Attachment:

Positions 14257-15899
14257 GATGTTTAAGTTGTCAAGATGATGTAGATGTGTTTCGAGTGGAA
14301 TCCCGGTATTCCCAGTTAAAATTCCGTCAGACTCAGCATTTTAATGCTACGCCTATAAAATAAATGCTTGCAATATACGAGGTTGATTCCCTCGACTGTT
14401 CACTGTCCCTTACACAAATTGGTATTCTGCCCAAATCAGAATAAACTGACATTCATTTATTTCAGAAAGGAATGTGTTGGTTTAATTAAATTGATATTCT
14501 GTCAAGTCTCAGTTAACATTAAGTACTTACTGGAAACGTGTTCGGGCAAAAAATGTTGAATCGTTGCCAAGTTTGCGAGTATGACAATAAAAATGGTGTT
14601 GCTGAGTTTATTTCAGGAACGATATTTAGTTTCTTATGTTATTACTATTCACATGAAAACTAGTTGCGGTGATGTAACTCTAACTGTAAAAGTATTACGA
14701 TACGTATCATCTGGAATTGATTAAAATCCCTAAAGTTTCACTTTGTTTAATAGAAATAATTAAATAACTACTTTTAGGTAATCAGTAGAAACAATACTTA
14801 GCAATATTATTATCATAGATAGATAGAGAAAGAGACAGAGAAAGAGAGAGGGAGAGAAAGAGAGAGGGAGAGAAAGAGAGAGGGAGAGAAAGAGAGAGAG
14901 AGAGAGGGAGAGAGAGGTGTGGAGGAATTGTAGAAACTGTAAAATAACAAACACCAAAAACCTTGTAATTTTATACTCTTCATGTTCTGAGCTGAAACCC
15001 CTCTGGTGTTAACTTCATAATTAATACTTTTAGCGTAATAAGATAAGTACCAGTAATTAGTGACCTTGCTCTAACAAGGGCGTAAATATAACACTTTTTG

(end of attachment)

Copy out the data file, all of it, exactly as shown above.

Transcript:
Positions 14257-15899
14257 GATGTTTAAGTTGTCAAGATGATGTAGATGTGTTTCGAGTGGAA
14301 TCCCGGTATTCCCAGTTAAAATTCCGTCAGACTCAGCATTTTAATGCTACGCCTATAAAATAAATGCTTGCAATATACGAGGTTGATTCCCTCGACTGTT
14401 CACTGTCCCTTACACAAATTGGTATTCTGCCCAAATCAGAATAAACTGACATTCATTTATTTCAGAAAGGAATGTGTTGGTTTAATTAAATTGATATTCT
14501 GTCAAGTCTCAGTTAACATTAAGTACTTACTGGAAACGTGTTCGGGCAAAAAATGTTGAATCGTTGCCAAGTTTGCGAGTATGACAATAAAAATGGTGTT
14601 GCTGAGTTTATTTCAGGAACGATATTTAGTTTCTTATGTTATTACTATTCACATGAAAACTAGTTGCGGTGATGTAACTCTAACTGTAAAAGTATTACGA
14701 TACGTATCATCTGGAATTGATTAAAATCCCTAAAGTTTCACTTTGTTTAATAGAAATAATTAAATAACTACTTTTAGGTAATCAGTAGAAACAATACTTA
14801 GCAATATTATTATCATAGATAGATAGAGAAAGAGACAGAGAAAGAGAGAGGGAGAGAAAGAGAGAGGGAGAGAAAGAGAGAGGGAGAGAAAGAGAGAGAG
14901 AGAGAGGGAGAGAGAGGTGTGGAGGAATTGTAGAAACTGTAAAATAACAAACACCAAAAACCTTGTAATTTTATACTCTTCATGTTCTGAGCTGAAACCC
15001 CTCTGGTGTTAACTTCATAATTAATACTTTTAGCGTAATAAGATAAGTACCAGTAATTAGTGACCTTGCTCTAACAAGGGCGTAAATATAACACTTTTTG